Michael Asher’s all-nighter at the Whitney Museum


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Reporting from New York -- L.A.-based conceptual artist Michael Asher is a master of the institutional intervention who has spent his decades-long career devising provocative strategies to challenge the ways that museum-goers experience art.

In 2008 at the Santa Monica Museum of Art at Bergamot Station, for example, he reconstructed the temporary walls from the museum’s 44 shows from the previous decade. In 1992, he relocated all the radiators from Switzerland’s Kunsthalle Bern to the lobby.


Asher’s latest intervention closes out the Whitney Biennial at the Whitney Museum in New York. His concept is to keep the museum open all day and night from Wednesday at midnight through Friday at 11:59 pm, a first for the museum, including pay-what-you-wish hours for after-hours art lovers on a budget.

Asher was unable to travel to New York for the show. “I’m interested in museums and how they function,” Asher said by phone from his home in Los Angeles. “It’s a museum and it closes at regular hours. What would happen if we kept it open?”

The idea was to make it possible for people who normally can’t go to a museum on a weekday to have the chance to do so. “I wanted to democratize the idea of going to a museum a little bit,” Asher said, ‘so that somebody could go to dinner and then stop by the museum. Or wake up at 3 a.m. and decide not to go back to sleep but maybe to go to the museum and see some art.”

Asher’s initial proposal was to keep the Whitney open 24/7 for the duration of the Biennial, a proposal that was scaled back to a week and then to 72 hours, which was as long as the museum could afford to pay union guards and video technicians to keep the museum open.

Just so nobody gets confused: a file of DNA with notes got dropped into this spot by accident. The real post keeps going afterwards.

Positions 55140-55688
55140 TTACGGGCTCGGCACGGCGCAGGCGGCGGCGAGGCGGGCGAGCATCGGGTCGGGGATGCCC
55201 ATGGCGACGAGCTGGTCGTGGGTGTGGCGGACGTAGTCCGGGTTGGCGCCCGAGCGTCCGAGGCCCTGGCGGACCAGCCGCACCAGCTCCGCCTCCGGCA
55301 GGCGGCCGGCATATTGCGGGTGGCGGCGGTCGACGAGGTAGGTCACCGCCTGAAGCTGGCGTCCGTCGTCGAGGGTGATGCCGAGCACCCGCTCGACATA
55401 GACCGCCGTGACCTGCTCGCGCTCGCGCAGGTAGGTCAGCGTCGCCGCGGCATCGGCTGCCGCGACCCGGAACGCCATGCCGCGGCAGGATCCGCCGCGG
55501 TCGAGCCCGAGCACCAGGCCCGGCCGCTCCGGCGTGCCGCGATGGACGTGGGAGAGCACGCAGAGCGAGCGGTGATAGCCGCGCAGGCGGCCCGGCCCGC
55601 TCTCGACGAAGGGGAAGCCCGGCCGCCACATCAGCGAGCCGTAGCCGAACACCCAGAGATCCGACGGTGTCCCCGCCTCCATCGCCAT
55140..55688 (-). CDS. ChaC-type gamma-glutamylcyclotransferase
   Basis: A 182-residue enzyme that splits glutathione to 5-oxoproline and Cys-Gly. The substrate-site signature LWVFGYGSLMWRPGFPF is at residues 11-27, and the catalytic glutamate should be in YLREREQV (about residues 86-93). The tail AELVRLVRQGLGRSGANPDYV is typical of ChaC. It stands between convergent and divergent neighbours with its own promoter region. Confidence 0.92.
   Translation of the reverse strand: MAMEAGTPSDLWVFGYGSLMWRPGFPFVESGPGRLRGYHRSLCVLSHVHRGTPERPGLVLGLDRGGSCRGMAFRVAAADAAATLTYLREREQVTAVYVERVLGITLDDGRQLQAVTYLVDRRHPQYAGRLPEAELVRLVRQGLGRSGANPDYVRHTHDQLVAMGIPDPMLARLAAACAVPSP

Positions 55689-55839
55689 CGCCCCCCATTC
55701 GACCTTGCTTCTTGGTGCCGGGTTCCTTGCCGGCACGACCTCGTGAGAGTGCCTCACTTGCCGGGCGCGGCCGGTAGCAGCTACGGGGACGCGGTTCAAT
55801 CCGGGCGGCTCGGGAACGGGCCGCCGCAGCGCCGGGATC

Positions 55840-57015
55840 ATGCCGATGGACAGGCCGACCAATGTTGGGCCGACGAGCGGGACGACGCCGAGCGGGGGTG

How is it going, midway through the ‘intervention’?

“Sometime after midnight on Wednesday there were twentysomethings making the Whitney their last stop for the evening, tourists and even museum members who were hoping to take advantage of the wee hours to have some quality time with the art,’ says Whitney marketing manager Gretchen Scott.

‘I think some people were excited by the novelty of being able to go to the museum late at night, or to say they did it,’ Scott said. ‘Some people were familiar with Michael Asher’s work but not everyone really understood that it was a piece of art itself.’


Whitney Biennial co-curator Gary Carrion-Murayari went to work Wednesday at 6 a.m. -- just in time for an early-morning performance by Aki Sasamoto and to spy some of the some 400 insomniacs and others who showed up starting at midnight, including, he says, a man in a business suit ostensibly on his way to work and a mother with two young children. ‘I can walk through the museum at 2 a.m. any time I want, I always have that access,’ Carrion-Murayari said. ‘For me it was about seeing people who aren’t just the young, artsy New York crowd we usually get for the Biennial.’

The museum isn’t documenting the Asher work in any official way and its effects will be quantified only in the impressions of the visitors who make the effort to haunt the museum in the off-hours.

Asher’s body of work may be high concept, but he says he wasn’t looking to create a spectacle or to influence the viewer’s experience, only to facilitate it.

“Someone who has an art collection can wake up in the middle of the night and go to their living room and look at a painting for awhile,” Asher says. “That is the idea of how close and unmediated I wanted the experience to be. The core of the work is just a reconfiguration of the museum’s hours.

‘Many museums would like to see the experience of museum-going democratized but many museums also want to limit the experience,’ he said. ‘They have outreach and educational programs where they mediate the experience and change the meaning of it rather than say, ‘oh well, this experience is the responsibility of the viewer and they have to work it out themselves.’ ”

-- Kristin Hohenadel

Above: Museumgoers at the Whitney Museum at 1 a.m. Thursday. Credit: Whitney Museum.